I’m presuming that Griselda Blanco, the real-life narco queen played by Catherine Zeta-Jones in Cocaine Godmother, was also the model for Salma Hayek‘s cartel leader Elena Sanchez in Oliver Stone‘s Savages (’12). Set to debut on Lifetime Network on 1.20.18, Cocaine Godmother was directed by cinematographer Guillermo Navarro, who collaborated with Guillermo del Toro on Pan’s Labyrinth, Hellboy and Pacific Rim, and written by David McKenna (American History X). There’s another biopic about Blanco called The Godmother, which is produced by Nicholas Pileggi. It began shooting two years ago in Puerto Rico, but apparently has no distribution deal. Blanco’s Wikipedia bio is fascinating. Responsible for 200 murders during her heyday in the ’70s and early ’80s, or so it says.
It’s obvious which one-sheet is the grabbier of the two. The tone of the top poster for All The Money In The World (TriStar, 12.22) isn’t just cold-blooded; it borders on sadistic. But once you’ve seen that $100 bill ear with the brownish dried blood, you’re not likely to forget it. You may not like the mentality behind “everyone wants a cut,” but it’s an effective sell. The blood also serves as a metaphor for the occasionally ruthless mindset of billionaire J. Paul Getty, who initially refused to pay ransom demands for his kidnapped grandson, John Paul Getty III.
These are the first All The Money posters, of course, with Christopher Plummer‘s name alongside Michelle Williams and Mark Wahlberg.
I’ve been steering clear of almost all superhero films for quite a while now, and it feels awfully damn good, I must say. Certainly when it comes to DC Comics off-shoots and anything remotely connected to Zack Snyder. I will make exceptions when it comes to Marvel’s Black Panther and Antman and the Wasp, but otherwise I’m going to be very careful. Why, then, am I thinking about catching a Justice League screening at Key West’s Tropic Cinema? (A 2D version will screen at 3:20 and 8:30 pm; the 3D showing is at 5:55 pm.) Because it’ll be something to write about besides the Key West Film Festival, I suppose. I have to be open to new experiences. I’ll also be catching Jeffrey Schwarz‘s The Fabulous Allan Carr, a festival selection…forget it, that’s tomorrow.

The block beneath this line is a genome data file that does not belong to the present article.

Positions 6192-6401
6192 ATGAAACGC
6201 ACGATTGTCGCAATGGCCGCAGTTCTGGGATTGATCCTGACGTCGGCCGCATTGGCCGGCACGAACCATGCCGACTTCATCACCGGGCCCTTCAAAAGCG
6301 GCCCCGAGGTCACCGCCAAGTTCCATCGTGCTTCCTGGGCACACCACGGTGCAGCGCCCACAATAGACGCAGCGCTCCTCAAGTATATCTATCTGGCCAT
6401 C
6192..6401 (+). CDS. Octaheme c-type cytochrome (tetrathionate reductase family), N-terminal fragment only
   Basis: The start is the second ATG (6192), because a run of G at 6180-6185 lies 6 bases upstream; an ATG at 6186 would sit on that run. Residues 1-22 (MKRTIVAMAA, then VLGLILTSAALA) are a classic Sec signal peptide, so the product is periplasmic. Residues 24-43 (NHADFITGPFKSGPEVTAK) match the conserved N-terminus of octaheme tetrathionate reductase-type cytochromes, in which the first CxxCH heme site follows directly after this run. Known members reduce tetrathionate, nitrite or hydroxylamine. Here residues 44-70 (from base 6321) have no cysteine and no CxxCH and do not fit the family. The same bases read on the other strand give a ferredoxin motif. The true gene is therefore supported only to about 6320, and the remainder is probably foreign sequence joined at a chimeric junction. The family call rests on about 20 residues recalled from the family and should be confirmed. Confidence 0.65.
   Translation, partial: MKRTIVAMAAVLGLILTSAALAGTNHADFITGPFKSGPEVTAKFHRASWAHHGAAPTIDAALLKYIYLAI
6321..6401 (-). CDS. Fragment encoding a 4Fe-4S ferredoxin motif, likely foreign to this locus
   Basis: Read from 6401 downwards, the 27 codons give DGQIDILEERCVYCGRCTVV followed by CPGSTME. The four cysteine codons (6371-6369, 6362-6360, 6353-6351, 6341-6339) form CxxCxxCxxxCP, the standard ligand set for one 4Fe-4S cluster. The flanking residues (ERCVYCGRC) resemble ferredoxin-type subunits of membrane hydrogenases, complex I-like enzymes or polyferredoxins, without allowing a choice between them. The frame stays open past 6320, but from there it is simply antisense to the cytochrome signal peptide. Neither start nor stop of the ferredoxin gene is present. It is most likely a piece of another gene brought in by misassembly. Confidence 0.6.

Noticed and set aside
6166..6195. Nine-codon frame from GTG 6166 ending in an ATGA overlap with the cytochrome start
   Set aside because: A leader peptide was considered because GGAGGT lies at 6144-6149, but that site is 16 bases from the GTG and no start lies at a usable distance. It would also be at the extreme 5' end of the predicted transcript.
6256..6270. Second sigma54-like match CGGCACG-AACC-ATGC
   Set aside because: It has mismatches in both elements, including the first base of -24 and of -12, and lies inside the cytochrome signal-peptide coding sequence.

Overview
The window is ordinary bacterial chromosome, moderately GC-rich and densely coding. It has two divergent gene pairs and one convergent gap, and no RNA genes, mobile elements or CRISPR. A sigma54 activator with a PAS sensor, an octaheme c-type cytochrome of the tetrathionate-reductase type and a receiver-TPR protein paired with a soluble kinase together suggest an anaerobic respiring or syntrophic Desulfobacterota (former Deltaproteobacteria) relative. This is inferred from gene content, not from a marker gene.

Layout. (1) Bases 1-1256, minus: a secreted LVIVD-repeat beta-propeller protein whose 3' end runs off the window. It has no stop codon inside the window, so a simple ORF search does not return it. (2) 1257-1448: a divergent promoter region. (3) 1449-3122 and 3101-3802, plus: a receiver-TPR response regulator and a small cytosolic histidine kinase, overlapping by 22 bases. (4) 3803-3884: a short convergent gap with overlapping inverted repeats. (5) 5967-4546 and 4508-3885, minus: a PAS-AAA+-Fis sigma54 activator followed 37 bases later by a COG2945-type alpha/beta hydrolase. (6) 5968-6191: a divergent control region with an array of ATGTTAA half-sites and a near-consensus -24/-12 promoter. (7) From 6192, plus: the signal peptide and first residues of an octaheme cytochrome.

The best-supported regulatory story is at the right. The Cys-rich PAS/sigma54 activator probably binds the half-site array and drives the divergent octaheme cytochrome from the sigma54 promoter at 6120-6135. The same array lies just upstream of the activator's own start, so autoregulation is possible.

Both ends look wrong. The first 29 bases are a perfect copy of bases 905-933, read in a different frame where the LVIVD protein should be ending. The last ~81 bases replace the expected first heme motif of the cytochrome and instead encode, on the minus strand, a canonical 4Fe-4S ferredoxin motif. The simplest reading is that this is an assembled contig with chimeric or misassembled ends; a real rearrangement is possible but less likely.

Hyenas and wild dogs will attack and eat any animal they can get a jump on, including baby elephants. But they do this out of instinct. Predators are part of nature’s scheme. They kill to survive. Which is more than you can say for the Trump administration and its approval of killing animals for cheap thrills.
Trump’s interior secretary Ryan Zinke has announced the lifting President Obama‘s ban on importing elephant heads and feet from Zimbabwe and Zambia in order to make things easier for their creepy rich friends who shoot elephants for “sport” in these countries. After doing so many of them want elephant footstools and mounted heads sent back so they can display them in their dens and living rooms. (I’ve seen a full-tusk elephant head on a wall exactly once in my life, and that’s when I had lunch a few years ago at Manhattan’s Harvard Club.)
I haven’t studied up on Zinke, but he seems to be yet another aggressive-minded Republican who favors the notion of powerful rich guys doing and getting whatever they want, including the immense satisfaction that comes from drilling a bull elephant between the eyes and watching him moan and stagger and fall to the ground. This action almost certainly won’t help ongoing efforts to protect elephants from wanton murder by ivory poachers. Could the Trump administration get any fouler?
“I guess there are no good people left, so let’s just get it over with. Just tell us whatever you did, Jimmy Carter, Barack Obama, Tom Hanks…Malala.” — Stephen Colbert during last night’s monologue.
I too was crestfallen yesterday. A blot on a good man’s reputation, and now people who aren’t paying close attention have lumped Sen. Al Franken in with all the real baddies. Franken is included, in fact, in a new N.Y. Times rogues’ gallery chart. But with every well-thought-of person presumably guilty of having behaved, however briefly or ill-advisedly, in a way that could be described as demeaning, thoughtless, clumsy, indiscrete, hurtful or ill-mannered, what is there to say? Obviously you have to differentiate. You have to qualify. The focus has to be on serial abusers, and not so much the one-timers.
Franken quickly apologized yesterday, and then apologized again in a longer form. In response to which Leann Tweeden said, “The apology? Sure, I accept it, yes. People make mistakes and of course, he knew he made a mistake. So yes, I do accept that apology. There’s no reason why I shouldn’t accept his apology.”
“When tens of millions of dollars in worldwide marketing and distribution costs are added in, Justice League (Warner Bros., 11.17), which carries a production budget of around $250 million according to several sources, would have to bring in a lofty sum of around $600 million from ticket sales alone and additional revenue from ancillaries like pay-TV and home entertainment in order to turn a profit.
“Warner Bros. executives are already concerned that the movie’s debut this weekend — projected to be $110 million — is less than what they had hoped for. In comparison, last year’s Batman v Superman: Dawn of Justice opened to $166 million. The film will also face some competition over the upcoming holiday weekend from another big release, Disney/Pixar’s Coco, though the animated film skews younger. So far, early reaction to Justice League has been mixed among critics and fans. Some have panned it, while others have praised its lighter tone.” — from 11.16 Variety story by Ricardo Lopez.